Here’s an interesting story about a Seattle man who recently passed away and left behind $188 million to charity. Even though Jack MacDonald was immensely wealthy, he carried himself like a
commoner poor person. Despite having more money than he knew what to do with, he still cut coupons and wore faded clothes with holes in them. His hobbies? Watching the stock market…
“Our family has lived with the ‘secret’ of Jack’s generous fortune for more than 40 years, all while being amazed at his frugal lifestyle and modest demeanor. He was quirky and eccentric in many ways, and always stayed true to himself by acting on his convictions to do the most good with his wealth,” said the stepdaughter, Regen Dennis.
What Would I Do?
Honestly, I don’t think my life would change that much. Right now, I sort of feel like living frugally, or below my means has been ingrained into the fabric of my very being. At this point, I doubt it would be so easy to change… and I’m not sure I would even want to. I kind of like the perspective I have on life now — focus on the experiences and memories, not the frivolous spending.
If I had more funds, of course I would retire early so that I could begin focusing on the things that really mattered to me. Money would simply be my ticket out and buy me my freedom. However, I wouldn’t start off the next chapter by needlessly indulging in fancy cars, yachts, McMansions, etc… No, there’s more to life than that in my eyes.
The most obvious thing I could see myself indulging on would be food and travel. Again, this has more to do with experiences, but I definitely see expenses rising in this area. Also, if I started engaging in new hobbies, I could see how spending would easily rise here. For instance, if I was to start training for a tri-athlon, or in martial arts, I would use the extra money to invest in quality equipment, instruction, nutrition, etc. The mentality wouldn’t change — I wouldn’t be spending more just for the sake of spending more, but in hopes of being able to maximize performance/progress/results.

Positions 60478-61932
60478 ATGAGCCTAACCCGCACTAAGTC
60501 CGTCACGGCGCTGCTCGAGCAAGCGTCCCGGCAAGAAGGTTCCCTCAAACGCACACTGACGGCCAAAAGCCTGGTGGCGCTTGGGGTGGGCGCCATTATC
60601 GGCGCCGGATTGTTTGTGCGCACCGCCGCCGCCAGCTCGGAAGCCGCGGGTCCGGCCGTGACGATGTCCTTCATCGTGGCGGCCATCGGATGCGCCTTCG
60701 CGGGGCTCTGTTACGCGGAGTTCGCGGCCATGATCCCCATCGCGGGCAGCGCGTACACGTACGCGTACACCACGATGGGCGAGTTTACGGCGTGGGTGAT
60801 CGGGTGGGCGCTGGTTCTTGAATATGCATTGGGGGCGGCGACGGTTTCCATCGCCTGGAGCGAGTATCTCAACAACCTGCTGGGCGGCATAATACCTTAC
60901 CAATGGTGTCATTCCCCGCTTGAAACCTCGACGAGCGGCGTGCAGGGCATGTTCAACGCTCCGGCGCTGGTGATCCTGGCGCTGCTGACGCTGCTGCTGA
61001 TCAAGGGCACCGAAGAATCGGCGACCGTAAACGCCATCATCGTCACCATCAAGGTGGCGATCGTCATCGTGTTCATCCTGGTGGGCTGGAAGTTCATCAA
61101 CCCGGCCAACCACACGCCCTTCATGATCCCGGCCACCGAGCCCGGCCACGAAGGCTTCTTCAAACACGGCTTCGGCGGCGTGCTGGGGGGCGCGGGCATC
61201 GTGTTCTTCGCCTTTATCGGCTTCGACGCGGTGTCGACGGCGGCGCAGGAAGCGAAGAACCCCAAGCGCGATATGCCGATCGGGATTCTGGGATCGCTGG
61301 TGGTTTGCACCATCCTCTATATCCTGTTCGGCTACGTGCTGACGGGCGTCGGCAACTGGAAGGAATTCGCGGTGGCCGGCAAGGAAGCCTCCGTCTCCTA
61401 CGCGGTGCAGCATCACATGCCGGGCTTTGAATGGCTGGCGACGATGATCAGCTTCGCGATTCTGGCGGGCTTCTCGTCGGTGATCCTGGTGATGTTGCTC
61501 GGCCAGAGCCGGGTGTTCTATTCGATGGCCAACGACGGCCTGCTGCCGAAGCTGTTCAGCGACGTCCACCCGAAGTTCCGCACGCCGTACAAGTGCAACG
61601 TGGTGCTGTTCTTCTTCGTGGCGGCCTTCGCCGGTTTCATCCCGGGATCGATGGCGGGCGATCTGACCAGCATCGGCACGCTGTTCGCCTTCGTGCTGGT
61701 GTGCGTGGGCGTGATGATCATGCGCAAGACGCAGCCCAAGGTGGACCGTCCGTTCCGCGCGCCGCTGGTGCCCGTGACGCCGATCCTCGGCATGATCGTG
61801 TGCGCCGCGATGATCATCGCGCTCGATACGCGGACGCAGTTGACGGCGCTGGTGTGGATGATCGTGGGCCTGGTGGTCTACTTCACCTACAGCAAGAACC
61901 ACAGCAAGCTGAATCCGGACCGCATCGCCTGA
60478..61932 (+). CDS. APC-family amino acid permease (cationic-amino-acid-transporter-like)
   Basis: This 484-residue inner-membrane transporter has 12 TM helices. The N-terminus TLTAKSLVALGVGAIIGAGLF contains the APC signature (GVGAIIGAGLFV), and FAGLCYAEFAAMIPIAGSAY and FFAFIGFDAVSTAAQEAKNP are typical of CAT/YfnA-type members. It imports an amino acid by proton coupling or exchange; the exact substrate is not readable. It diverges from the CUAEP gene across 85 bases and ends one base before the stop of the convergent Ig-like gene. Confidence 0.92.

What about the rest of the surplus? I would set aside a LARGE portion of it and keep it invested in stocks, bonds, savings, etc. (wouldn’t want to end up like one of those famous celebrities/athletes who crashed and burned). I would be tempted to take out a smaller portion (at some point) to help me launch/build my own real estate company. Even without a surplus, this is something I still want to do someday…
Like Jack, I wouldn’t feel the need to flaunt my riches, or success. I can still see myself going out in public wearing sweatpants and a hoodie. 🙂 On occasions, I’m sure I’d dress up a little, but for the most part, I wouldn’t want to look the part. I’d rather keep it discrete and not draw unwanted attention.
When all is said and done, I’d also give away most of it to charity, or to a good cause. It’s not like I can take it with me anyway…
What About You?
For those who are on the quest to early financial independence, tell us, what would you do if you just so happened to stumble upon a windfall such as this? How would your lifestyle change? Right now, a lot of us on this journey are forced to be extra frugal (savings ratio over 50%) because we need the extra capital to invest. Supposed for a moment that you didn’t, though. If you were able to reach the end game today (financial independence), and had all this surplus of cash ($188 million), would you go on a shopping spree? Would you say, “screw it” with living frugally and make up for lost time, instead? Or, would you continue going on your merry way (like Jack did), and STILL have an interest in monitoring the stock market on a daily basis?